Idaho Fish and Game to allow Kill Permits?

August 7, 2009 by  
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Fish & Game approves plans that include kill permits

By Eric Barker

Plans for managing wild and domestic sheep herds are certified as required by law passed last year

Idaho Fish and Game Director Cal Groen approved 11 plans Thursday aimed at keeping domestic and bighorn sheep from coming into contact with one another.

Some of the plans, known as best management practices, include kill permits that allow ranchers and sheep herders to kill bighorns if the wild sheep are seen mixing with domestic sheep. The kill permits were included so ranchers can help ensure wild bighorn sheep that come in contact with domestics do not have a chance to carry disease back to their herds and infect other wild sheep.555439813_430581100_mbr_9318_wsl-1

Jim Unsworth, deputy director of Fish and Game, said in several cases the department also has permission to kill and remove domestic sheep that wander into areas where they could come in contact with bighorns.

“We have allowed kill permits for bighorn sheep, and the opposite of that is permission is given to Fish and Game to kill domestic sheep if they are in the wrong places,” he said.

In May, a bighorn ram was seen in close proximity of domestic sheep near Riggins. Afterward the ram showed signs of pneumonia, and the department decided to kill it to prevent it from spreading disease to other bighorns. But the ram eluded the department’s efforts for about three weeks while it ran with a group of bighorn rams.

A law passed by the Idaho Legislature last winter mandated the department to seek out the agreements with all domestic sheep ranchers who run their animals in areas where they could come in contact with bighorns. According to the law, those plans were to be certified by Groen by Thursday.

Most wildlife managers and biologists believe bighorn sheep are highly susceptible to contacting pneumonia when they mix with domestic sheep that carry the disease. Cases of die-offs and chronic pneumonia have been documented in wild sheep herds throughout the West after they have had contact with domestic sheep.

Groen said the department determined 18 sheep ranchers in the state operate in areas where contact with bighorns is possible. The plans range from simple to complex, and a range of measures are outlined depending on the threat of contact on each of the allotments. Participation by the ranchers is voluntary, and Groen said four declined to work with the department to craft the plans. Another four did opt to participate but the department and ranchers have not yet been able to craft plans acceptable to both sides.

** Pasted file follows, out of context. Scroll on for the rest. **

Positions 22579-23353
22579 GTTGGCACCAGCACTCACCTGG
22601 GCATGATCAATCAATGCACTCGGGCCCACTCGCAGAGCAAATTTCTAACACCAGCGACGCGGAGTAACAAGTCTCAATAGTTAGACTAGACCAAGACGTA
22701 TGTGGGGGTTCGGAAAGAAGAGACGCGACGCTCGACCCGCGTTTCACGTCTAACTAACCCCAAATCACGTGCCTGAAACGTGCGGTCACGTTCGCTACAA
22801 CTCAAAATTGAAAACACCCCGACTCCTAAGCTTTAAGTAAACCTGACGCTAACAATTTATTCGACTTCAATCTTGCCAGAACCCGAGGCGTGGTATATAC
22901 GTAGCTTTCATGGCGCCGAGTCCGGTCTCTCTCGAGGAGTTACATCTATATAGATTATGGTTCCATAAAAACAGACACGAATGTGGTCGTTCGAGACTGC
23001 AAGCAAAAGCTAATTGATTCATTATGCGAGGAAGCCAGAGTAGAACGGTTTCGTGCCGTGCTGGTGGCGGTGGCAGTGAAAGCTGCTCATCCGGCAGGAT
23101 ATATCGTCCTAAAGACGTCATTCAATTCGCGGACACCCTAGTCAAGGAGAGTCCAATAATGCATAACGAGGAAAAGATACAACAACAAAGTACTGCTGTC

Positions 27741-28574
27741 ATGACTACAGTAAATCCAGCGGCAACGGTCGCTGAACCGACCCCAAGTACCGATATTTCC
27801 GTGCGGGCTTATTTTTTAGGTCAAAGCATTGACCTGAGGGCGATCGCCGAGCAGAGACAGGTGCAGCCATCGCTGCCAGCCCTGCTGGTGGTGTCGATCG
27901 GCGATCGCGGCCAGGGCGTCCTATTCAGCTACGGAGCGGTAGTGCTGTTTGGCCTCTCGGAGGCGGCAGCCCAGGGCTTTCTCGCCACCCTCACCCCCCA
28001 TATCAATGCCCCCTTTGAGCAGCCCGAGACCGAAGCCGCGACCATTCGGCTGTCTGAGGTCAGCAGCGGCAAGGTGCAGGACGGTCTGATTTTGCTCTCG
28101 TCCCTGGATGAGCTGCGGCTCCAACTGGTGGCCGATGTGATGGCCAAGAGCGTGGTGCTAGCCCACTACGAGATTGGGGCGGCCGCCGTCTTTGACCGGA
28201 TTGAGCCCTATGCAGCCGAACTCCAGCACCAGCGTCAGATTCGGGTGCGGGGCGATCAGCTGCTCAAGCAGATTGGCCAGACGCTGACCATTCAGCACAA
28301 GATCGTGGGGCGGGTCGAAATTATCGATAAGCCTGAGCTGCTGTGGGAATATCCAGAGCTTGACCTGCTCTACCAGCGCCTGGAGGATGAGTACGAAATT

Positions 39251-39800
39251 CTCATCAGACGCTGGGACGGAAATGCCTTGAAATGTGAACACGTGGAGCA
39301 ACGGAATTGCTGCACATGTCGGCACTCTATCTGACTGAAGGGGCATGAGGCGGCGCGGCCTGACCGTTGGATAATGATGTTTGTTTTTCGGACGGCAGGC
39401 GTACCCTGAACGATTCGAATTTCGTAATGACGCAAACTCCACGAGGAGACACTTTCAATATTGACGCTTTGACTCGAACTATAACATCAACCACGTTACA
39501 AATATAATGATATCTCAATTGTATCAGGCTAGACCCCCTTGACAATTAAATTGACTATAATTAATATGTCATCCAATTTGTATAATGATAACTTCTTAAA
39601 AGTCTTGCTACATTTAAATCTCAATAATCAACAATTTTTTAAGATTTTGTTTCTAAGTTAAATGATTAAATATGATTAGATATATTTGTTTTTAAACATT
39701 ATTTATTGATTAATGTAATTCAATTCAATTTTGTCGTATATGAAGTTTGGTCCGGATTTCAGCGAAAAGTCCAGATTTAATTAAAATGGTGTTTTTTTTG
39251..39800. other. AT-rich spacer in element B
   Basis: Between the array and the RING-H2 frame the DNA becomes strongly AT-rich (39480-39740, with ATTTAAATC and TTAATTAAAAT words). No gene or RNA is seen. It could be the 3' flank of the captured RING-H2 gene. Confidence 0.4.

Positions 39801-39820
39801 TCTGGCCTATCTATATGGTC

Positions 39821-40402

“We will move forward on the ones we are still working on and hope to get something accomplished on them,” Unsworth said. “We may or may not. This is a voluntary deal on the producers’ side. They may decide the (best management practices) we suggest are not appropriate.”

In certifying the plans, Groen said the department is saying the plans “provide for the separation that reduces the risk of disease transmission between domestic sheep and bighorn sheep to a level that is acceptable to bighorn sheep viability.”

The law, written by Sen. Jeff Siddoway, R-Terreton, who is also a sheep rancher, was prompted by a process on the Payette National Forest that could reduce domestic sheep grazing in Hells Canyon and the Salmon River canyon by about 60 percent. Bighorn herds in both areas have been documented with pneumonia and the Salmon River herds have declined by more than 70 percent in the past 20 years.

Officials on the forest are in the process of finalizing that plan, and in passing the law legislators hoped to influence their final decision. But the agency could decide to disregard the plans and reduce or end domestic sheep grazing in areas occupied by bighorn sheep.

Last week, Region Four of the U.S. Forest Service, which includes the Payette National Forest, added bighorn sheep to its list of sensitive species. The designation means the agency will work to preclude bighorns from advancing to threatened or endangered status under the Endangered Species Act, and all forests in the region will have to consider what effects proposed actions have on wild sheep.

Keith Lawrence, director of the Nez Perce Tribe’s wildlife department, said the sensitive species designation is both appropriate and important.

“I think the recognition says that the trends are not headed in the right direction and that it needs to change,” he said. “When you are talking about the population being 10 percent of what it historically was, I think that is a huge recognition that we are in trouble and we need to fix this.”

555439898_430581164_crw_1075_rt16-mThe tribe is opposed to the law calling for the best management practices and instead believes domestic sheep should be kept out of areas where bighorns roam.

“We have not had a chance to review the plans that have been developed. We hope that they do not advocate continued domestic sheep grazing in or adjacent to occupied bighorn sheep habitat, as it has been shown that the (best management practices) approach is ineffective when applied to occupied bighorn sheep range,” said Samuel N. Penney, chairman of the Nez Perce Tribal Executive Committee.

Lawrence said similar plans to those envisioned by the law were in place along the Salmon River in May, when the bighorn ram came in contact with domestic sheep.

“There was still contact and after the contact the provisions in place in the (best management practices) agreement to contain the risk of disease transmission failed.”

Lawrence went on to say agreements with kill permits might well stem the spread of disease after contact occurs, but the end result is still dead bighorns.

“The root problem is you still have domestic sheep too close to bighorn sheep. If you have to have a kill permit to make separation then you are probably way too close.”